Amid calls for African nations to boost exports to China, agriculture seems an obvious choice, but can Africa’s exporters overcome the many barriers still in their way?
In a remote address to delegates at the eighth edition of the Forum on China-Africa Cooperation (FOCAC) in Dakar last November, Chinese President Xi Jinping laid out a tantalising future for Africa-China trade as screens at the entrance declared: “Relations between China and Africa have entered a new golden age.”
Alongside generous loans, the Chinese president promised to increase China’s imports from Africa to $300bn in total over the next three years, and to $300bn a year by 2035.
Happiest, arguably, were Africa’s agricultural producers. With a population of 1.4bn, no country on earth imports more food than China. In 2019 its agro imports exceeded all 27 European Union countries combined. Meanwhile, farming is Africa’s main source of economic activity, and its biggest job-provider. Among Xi’s proposals were even “green lanes” to speed up inspections of African agricultural imports.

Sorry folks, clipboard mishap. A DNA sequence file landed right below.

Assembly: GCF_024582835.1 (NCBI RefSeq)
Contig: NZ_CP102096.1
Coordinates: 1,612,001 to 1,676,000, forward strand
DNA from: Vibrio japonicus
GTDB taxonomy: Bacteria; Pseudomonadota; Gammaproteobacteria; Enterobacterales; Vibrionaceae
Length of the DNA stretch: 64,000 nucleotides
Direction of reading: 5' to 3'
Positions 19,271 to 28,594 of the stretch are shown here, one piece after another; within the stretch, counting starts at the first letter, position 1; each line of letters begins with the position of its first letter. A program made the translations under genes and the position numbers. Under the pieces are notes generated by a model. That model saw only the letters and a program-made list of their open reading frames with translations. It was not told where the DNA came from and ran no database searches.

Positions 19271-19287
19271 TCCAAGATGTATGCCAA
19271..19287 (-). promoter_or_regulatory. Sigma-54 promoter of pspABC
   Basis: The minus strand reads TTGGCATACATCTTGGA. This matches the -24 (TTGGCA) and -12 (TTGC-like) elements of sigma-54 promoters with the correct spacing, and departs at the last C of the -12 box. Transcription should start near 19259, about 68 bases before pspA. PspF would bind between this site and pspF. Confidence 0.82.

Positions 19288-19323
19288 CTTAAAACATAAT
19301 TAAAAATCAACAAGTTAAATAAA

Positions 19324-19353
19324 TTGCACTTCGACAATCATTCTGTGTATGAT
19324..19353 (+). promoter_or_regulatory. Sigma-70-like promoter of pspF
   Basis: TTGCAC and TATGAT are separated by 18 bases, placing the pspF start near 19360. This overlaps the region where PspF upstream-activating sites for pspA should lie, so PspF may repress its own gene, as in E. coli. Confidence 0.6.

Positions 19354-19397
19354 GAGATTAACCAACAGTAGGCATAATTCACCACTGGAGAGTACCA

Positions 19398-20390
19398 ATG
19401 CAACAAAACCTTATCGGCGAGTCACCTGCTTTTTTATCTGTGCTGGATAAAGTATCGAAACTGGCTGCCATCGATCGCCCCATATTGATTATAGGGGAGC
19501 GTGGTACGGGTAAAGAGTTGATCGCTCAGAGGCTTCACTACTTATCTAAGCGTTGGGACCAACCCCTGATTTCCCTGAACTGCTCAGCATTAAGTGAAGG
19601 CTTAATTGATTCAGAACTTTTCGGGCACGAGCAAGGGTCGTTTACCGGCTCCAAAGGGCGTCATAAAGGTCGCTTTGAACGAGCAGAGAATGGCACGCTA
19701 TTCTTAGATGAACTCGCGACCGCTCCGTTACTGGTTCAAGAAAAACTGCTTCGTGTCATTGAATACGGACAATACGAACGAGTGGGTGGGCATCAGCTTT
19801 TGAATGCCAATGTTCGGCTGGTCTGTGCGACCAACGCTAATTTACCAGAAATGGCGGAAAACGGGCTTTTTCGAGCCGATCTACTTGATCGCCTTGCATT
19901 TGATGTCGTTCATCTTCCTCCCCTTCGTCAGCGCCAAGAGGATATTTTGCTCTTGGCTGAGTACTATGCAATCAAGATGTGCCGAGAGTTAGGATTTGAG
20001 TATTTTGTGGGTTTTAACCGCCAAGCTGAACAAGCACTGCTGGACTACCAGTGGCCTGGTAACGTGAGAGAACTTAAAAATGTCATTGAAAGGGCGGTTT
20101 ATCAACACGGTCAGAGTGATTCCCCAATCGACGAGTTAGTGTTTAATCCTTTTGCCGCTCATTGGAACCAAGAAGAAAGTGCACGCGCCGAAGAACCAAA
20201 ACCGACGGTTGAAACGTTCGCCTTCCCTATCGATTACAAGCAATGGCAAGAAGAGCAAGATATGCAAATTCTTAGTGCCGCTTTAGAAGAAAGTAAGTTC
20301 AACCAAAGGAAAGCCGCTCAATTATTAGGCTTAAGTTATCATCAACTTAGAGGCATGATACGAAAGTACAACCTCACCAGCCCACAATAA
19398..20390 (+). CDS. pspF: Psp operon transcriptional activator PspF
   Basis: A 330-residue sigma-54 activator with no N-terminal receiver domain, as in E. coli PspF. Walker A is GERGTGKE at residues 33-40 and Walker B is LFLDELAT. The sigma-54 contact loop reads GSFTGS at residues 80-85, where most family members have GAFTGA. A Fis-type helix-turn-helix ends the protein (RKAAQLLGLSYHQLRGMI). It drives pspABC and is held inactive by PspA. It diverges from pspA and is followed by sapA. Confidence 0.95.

Nine months on, however, scant progress has been made. Many agricultural producers who were buoyed by Xi’s plans, and hoped to feed China’s vast population, feel thwarted by red tape and a lack of trade deals. Many are yet to send a single vegetable, fruit or crop shipment to the world’s most populous nation.
Trade deficits pose problems for Africa
The consequences extend far beyond the bottom lines of coffee or avocado producers. Most African countries have massive trade deficits with China making increasing exports one of the few avenues available to them to improve parity in trade and obtain the foreign exchange they need to service mountains of Chinese debt.